Their key performer, Tony Kelly, had shrugged off free-taking problems in the Munster final and the All-Ireland quarter-final to deliver from play but on this occasion, once the dead-ball yips struck again and he had fired a couple wide from play, it was all in the context of Reid’s icy conversion of everything that came his way.
The Kilkenny defence was imperious under high ball, Huw Lawlor letting nothing through and Paddy Deegan and Tommy Walsh swift and sharp to tidy up what went loose.
Rookie defender Mikey Butler added to Kelly’s discomfort, sticking to him like a limpet and keeping him scoreless from play. None of the other attackers bar O’Donnell and Fitzgerald to an extent got any traction. Ian Galvin was replaced before half-time but Aron Shanagher, such a weapon off the bench in the quarter-final, struggled like the others.
Martin Keoghan, cutely helping himself to a ball running loose from a ruck, swept in the first goal just before the break and at 1-17 to 0-6, there was nothing much left for argument.
Clare were more competitive in the second half but never looked like a team coming back simply because they rarely tried to engineer the goals that would have been the lifeblood of any recovery. Players eagerly thrashed for points and the wides total climbed to 24 by the end.
Some scores went over with Fitzgerald and O’Donnell trying to make it all respectable but Kilkenny, although they inevitably became sloppy as the match wound on, retained enough of the assassin’s instinct to keep the scoreboard rolling.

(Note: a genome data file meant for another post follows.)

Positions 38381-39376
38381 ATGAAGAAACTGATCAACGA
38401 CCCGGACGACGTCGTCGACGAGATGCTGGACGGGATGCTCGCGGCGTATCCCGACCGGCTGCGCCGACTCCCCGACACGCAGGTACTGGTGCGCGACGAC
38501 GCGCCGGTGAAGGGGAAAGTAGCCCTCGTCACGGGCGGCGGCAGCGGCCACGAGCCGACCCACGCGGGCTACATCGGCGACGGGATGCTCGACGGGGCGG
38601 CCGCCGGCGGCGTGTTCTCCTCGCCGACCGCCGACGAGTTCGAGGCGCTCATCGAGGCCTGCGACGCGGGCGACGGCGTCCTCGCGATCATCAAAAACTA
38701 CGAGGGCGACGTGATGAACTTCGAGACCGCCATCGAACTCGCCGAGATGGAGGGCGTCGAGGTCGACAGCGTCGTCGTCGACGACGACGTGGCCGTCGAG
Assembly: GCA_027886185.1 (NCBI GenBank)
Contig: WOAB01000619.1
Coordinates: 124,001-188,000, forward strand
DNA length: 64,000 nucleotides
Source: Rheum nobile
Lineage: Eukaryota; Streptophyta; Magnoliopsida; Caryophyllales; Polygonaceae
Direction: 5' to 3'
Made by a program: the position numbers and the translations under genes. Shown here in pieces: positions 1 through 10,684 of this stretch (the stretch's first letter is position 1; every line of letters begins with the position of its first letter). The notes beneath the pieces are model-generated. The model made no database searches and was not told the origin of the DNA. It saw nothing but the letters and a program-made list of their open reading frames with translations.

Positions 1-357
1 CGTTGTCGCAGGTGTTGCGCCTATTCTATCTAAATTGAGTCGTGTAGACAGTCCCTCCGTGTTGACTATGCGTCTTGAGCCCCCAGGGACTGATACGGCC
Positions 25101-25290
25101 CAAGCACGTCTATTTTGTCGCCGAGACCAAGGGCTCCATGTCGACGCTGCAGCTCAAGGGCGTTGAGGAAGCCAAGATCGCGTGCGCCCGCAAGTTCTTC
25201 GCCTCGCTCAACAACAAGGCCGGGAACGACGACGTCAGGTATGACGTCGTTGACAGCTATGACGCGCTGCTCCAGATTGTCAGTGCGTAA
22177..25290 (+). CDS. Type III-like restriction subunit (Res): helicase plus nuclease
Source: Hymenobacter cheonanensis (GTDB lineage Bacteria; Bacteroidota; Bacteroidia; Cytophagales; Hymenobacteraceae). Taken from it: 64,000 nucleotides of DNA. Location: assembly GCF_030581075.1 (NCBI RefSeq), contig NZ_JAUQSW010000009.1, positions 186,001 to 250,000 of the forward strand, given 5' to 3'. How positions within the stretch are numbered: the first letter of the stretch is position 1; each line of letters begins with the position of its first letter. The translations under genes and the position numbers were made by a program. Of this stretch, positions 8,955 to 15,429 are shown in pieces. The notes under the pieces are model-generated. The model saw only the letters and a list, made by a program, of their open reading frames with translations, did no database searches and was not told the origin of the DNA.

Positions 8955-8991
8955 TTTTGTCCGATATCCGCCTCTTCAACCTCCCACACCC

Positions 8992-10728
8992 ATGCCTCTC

Early on, in the 43rd minute, Cian Kenny, who returned to form at centrefield, ran on to a ball won by replacement Walter Walsh, and nailed the second goal to emphasise that there would be no unlikely comeback.
Then in the 56th minute, the lead at 10, O’Donnell spotted a gap and went for it but over-carried and within seconds instead of the margin being cut to seven, Reid was pushing it to 11.
In the closing minutes, Fitzgerald tried a snapshot but Murphy was still alert enough to save for a 65.
Kilkenny saw it out with minimal stress and reach another final. This was reminiscent of their most recent All-Ireland final year in 2019 when they became the last team to defeat current champions Limerick.
KILKENNY: 1 E Murphy; 4 T Walsh, 3 H Lawlor, 7 P Deegan; 5 M Carey, 6 R Reid (capt), 2 M Butler; 9 C Browne (0-1), 15 C Kenny (1-2); 12 TJ Reid (0-10, seven frees), 11 P Walsh (0-2), 13 B Ryan (0-2); 8 A Mullen (0-5), 14 M Keoghan (1-0), 10 E Cody (0-3).
Subs: 23 W Walsh (0-1) for Keoghan (half-time), 24 J Donnelly P Walsh (49 mins), 25 R Leahy for Browne (62), 22 A Murphy for Ryan (66), 18 D Blanchfield for Carey (72).
CLARE: 1 E Quilligan; 2 R Hayes (0-1), 3 C Cleary, 4 P Flanagan; 5 D Ryan (0-3), 7 D McInerney (0-1), 17 P Fitzpatrick; 10 C Malone, 15 R Taylor (0-1); 11 T Kelly (capt; 0-4, three frees, one 65), 12 S O’Donnell (0-4), 8 D Fitzgerald (0-3); 9 D Reidy, 13 I Galvin, 14 P Duggan (0-1, free)
Subs: 18 A Shanagher for Galvin (26 mins), 23 C Nolan for Fitzpatrick, 26 M Rogers (0-2) for Reidy (both half-time), 19 S Meehan for Duggan (49), 21 S Golden for Taylor (65).
Referee: Feargal Horgan (Tipperary).